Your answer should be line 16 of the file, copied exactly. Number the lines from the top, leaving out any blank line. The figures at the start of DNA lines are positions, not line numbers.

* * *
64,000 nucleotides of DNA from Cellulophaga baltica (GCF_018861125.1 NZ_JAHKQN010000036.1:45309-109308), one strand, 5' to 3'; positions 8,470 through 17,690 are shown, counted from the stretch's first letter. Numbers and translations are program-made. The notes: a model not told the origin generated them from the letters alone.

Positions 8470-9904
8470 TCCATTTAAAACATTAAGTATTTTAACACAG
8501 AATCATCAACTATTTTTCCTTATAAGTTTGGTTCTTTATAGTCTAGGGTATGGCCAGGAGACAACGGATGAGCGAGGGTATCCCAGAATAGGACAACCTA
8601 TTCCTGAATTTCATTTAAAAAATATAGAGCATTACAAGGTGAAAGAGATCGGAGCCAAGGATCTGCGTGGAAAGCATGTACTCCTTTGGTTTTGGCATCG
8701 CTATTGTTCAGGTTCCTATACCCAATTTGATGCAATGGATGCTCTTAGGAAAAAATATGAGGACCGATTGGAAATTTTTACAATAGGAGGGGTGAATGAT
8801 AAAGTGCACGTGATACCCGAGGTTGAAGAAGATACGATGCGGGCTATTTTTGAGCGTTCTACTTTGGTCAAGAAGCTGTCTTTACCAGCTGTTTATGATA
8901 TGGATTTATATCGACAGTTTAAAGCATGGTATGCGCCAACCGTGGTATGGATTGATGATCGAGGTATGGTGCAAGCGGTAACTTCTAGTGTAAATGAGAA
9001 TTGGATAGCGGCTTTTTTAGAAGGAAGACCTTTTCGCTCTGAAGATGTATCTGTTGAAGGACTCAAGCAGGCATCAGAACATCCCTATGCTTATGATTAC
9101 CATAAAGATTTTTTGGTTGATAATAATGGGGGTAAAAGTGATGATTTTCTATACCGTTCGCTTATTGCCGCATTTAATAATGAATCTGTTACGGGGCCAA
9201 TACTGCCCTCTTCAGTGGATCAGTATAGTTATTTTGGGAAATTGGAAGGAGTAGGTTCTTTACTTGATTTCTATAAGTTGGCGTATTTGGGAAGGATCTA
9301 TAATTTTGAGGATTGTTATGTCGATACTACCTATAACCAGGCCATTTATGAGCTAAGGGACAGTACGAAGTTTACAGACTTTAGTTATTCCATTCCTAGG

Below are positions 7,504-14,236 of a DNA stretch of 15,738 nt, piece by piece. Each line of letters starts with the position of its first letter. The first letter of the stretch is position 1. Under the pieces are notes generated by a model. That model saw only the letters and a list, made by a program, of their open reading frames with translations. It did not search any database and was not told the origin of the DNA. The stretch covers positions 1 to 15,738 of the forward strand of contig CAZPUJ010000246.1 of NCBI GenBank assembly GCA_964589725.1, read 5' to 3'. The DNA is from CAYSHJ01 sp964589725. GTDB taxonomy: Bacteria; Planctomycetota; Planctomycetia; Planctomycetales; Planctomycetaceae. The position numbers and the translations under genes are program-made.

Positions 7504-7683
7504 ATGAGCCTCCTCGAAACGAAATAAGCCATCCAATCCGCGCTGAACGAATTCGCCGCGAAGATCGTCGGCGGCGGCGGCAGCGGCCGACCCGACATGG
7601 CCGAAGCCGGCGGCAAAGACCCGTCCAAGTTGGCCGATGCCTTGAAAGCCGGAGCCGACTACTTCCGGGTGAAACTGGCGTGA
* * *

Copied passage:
7601 CCGAAGCCGGCGGCAAAGACCCGTCCAAGTTGGCCGATGCCTTGAAAGCCGGAGCCGACTACTTCCGGGTGAAACTGGCGTGA